Remembering Dr. Martin Luther King, Jr.

Local celebrations and opportunities for service

January 17 is Martin Luther King, Jr. Day, a federal holiday recognizing the life and legacy of the civil rights leader.

MLK Day is also the only federal holiday designated as a National Day of Service and as a “day on, not a day off”, in recognition of Dr. King’s service to his country.

This HistoryLink article describes Dr. King’s sole visit to Seattle 60 years ago, when he spoke at the Temple de Hirsch and University of Washington on November 9, and at Eagles Auditorium and Garfield High School on November 10.

In his talk at UW, Dr. King asked President Kennedy to enact an executive order to declare all segregation unconstitutional, and spoke to the importance of young people in the civil rights struggle.

“The student movements have done more to save the soul of the nation than anything I can think of,” King said to a standing ovation.

Dr. King attended public school in Georgia, which was segregated at the time. He graduated from high school at age 15 and earned his B.A. when he was just 19. King completed his doctorate in systematic theology from Boston University four years later.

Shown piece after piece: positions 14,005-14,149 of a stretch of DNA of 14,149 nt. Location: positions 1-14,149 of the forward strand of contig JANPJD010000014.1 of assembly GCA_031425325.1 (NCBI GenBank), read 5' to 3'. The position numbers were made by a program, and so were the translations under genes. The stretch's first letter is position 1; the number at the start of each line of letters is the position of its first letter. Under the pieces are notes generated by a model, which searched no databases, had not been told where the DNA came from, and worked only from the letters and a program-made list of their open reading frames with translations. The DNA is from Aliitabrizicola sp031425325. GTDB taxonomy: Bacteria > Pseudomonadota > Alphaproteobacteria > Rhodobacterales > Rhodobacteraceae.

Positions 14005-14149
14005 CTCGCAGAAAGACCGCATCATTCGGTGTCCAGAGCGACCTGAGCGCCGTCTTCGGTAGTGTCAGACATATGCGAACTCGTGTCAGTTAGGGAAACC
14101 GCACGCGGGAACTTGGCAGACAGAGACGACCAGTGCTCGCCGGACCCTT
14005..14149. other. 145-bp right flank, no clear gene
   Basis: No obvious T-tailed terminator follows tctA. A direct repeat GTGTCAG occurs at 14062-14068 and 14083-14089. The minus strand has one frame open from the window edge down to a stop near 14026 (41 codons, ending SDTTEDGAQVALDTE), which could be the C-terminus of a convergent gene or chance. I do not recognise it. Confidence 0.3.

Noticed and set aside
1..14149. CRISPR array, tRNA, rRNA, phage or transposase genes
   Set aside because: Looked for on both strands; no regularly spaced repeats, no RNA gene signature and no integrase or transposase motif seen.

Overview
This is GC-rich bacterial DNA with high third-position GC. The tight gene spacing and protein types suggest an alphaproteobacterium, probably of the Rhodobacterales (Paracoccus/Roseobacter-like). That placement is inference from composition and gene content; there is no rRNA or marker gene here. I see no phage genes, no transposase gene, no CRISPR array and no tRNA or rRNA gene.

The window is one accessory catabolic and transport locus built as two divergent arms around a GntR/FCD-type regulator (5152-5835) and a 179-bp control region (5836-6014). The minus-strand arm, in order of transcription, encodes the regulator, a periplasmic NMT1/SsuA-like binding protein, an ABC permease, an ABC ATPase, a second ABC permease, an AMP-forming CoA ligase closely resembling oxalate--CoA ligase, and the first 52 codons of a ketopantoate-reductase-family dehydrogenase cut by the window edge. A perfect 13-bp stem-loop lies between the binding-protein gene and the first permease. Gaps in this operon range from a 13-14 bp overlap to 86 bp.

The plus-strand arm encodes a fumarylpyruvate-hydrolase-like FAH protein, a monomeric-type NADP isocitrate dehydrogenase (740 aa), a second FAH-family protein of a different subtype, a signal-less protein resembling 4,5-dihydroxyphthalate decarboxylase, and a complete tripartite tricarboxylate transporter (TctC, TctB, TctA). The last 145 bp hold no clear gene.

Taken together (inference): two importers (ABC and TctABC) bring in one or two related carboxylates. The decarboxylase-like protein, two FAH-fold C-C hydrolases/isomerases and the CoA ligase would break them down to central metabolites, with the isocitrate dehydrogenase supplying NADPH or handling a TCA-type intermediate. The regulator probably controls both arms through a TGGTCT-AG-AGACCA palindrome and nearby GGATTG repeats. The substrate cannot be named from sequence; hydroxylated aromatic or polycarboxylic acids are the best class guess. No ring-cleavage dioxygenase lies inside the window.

He then became pastor for Dexter Avenue Baptist Church in Montgomery, Alabama, and was already a member of the executive committee of the NAACP. Dr. King advocated for nonviolent protest, leading a bus boycott in Montgomery in 1956 to protest the city’s racial segregation policy, which was sparked by Rosa Parks’ arrest for refusing to give up her bus seat for white passengers.

Between 1957 and his assassination in 1968, Dr. King spoke over 2,500 times and traveled over 6 million miles to wherever there was an opportunity to advocate for nonviolent protest. He also became the youngest Nobel Peace Prize awardee at 35.

Today, Dr. King leaves a legacy of service, with countless organizations hosting “Day of Service” opportunities where volunteers can carry on his legacy in his community. Check out some local ways to participate.

PSRC is working to advance racial equity through a new Regional Equity Strategy that aims to make equity central to all that we do as a regional planning organization. It will include data, strategies and best practices that PSRC and our member jurisdictions can put to work to create a more equitable region.